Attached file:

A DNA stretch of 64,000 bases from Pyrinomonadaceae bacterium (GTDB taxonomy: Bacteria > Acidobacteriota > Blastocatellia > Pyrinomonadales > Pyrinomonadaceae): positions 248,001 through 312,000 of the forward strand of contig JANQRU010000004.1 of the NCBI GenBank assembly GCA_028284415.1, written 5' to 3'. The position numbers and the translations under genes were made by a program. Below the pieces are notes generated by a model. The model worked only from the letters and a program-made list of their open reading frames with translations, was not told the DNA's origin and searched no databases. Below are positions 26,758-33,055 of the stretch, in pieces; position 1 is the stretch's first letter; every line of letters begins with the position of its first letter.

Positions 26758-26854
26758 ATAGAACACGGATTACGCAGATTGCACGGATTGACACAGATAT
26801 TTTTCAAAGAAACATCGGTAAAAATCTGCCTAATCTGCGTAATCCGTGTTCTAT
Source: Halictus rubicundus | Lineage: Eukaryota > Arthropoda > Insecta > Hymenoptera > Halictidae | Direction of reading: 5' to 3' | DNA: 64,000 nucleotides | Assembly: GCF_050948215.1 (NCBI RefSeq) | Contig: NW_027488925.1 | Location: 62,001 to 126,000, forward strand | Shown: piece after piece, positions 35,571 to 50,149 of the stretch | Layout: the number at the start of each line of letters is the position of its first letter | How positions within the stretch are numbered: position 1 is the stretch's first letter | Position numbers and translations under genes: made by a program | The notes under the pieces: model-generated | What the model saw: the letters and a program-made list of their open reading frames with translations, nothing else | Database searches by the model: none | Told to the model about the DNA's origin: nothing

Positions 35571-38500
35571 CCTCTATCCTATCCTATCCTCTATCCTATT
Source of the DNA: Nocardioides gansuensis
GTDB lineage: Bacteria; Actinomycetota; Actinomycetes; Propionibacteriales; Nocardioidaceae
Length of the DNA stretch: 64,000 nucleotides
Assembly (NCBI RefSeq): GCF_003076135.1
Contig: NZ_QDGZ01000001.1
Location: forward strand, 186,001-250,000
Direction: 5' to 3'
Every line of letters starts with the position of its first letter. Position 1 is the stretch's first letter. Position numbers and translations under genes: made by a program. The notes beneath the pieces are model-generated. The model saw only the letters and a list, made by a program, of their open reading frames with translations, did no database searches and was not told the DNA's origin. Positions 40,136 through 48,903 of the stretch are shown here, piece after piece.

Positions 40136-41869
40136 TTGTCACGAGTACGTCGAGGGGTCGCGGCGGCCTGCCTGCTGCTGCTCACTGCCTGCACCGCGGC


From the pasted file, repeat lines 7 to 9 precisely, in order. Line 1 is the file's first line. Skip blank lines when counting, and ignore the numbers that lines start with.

35571 CCTCTATCCTATCCTATCCTCTATCCTATT
Source of the DNA: Nocardioides gansuensis
GTDB lineage: Bacteria; Actinomycetota; Actinomycetes; Propionibacteriales; Nocardioidaceae